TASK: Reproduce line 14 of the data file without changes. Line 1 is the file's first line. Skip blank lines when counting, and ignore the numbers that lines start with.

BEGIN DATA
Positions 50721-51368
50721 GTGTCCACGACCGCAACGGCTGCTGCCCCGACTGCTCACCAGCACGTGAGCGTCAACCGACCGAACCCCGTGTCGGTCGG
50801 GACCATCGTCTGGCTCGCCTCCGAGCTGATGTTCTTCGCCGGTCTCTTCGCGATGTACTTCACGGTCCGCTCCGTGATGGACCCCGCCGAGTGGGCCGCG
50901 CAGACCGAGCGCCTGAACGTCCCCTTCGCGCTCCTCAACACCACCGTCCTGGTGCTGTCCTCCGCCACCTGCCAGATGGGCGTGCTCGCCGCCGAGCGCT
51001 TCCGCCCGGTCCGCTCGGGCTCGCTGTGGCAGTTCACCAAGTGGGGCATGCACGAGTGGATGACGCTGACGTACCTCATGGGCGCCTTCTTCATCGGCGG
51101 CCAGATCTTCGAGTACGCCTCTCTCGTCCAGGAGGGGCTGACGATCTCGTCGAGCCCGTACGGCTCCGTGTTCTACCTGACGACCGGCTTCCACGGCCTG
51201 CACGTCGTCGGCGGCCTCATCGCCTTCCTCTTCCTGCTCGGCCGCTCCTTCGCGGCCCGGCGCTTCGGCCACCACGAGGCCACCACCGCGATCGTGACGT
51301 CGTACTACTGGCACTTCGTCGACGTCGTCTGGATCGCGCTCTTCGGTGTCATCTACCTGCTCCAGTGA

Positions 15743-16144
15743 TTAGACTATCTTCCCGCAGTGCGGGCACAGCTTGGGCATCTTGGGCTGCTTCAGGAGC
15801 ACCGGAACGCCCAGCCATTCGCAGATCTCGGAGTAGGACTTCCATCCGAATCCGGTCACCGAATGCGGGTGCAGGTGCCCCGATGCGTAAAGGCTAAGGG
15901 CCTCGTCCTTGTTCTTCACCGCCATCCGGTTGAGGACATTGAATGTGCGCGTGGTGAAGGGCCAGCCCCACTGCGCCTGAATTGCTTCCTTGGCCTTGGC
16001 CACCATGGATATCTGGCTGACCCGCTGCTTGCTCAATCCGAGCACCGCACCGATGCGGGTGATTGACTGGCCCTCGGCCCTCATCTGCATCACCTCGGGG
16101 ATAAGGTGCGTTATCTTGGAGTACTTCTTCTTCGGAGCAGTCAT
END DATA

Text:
16101 ATAAGGTGCGTTATCTTGGAGTACTTCTTCTTCGGAGCAGTCAT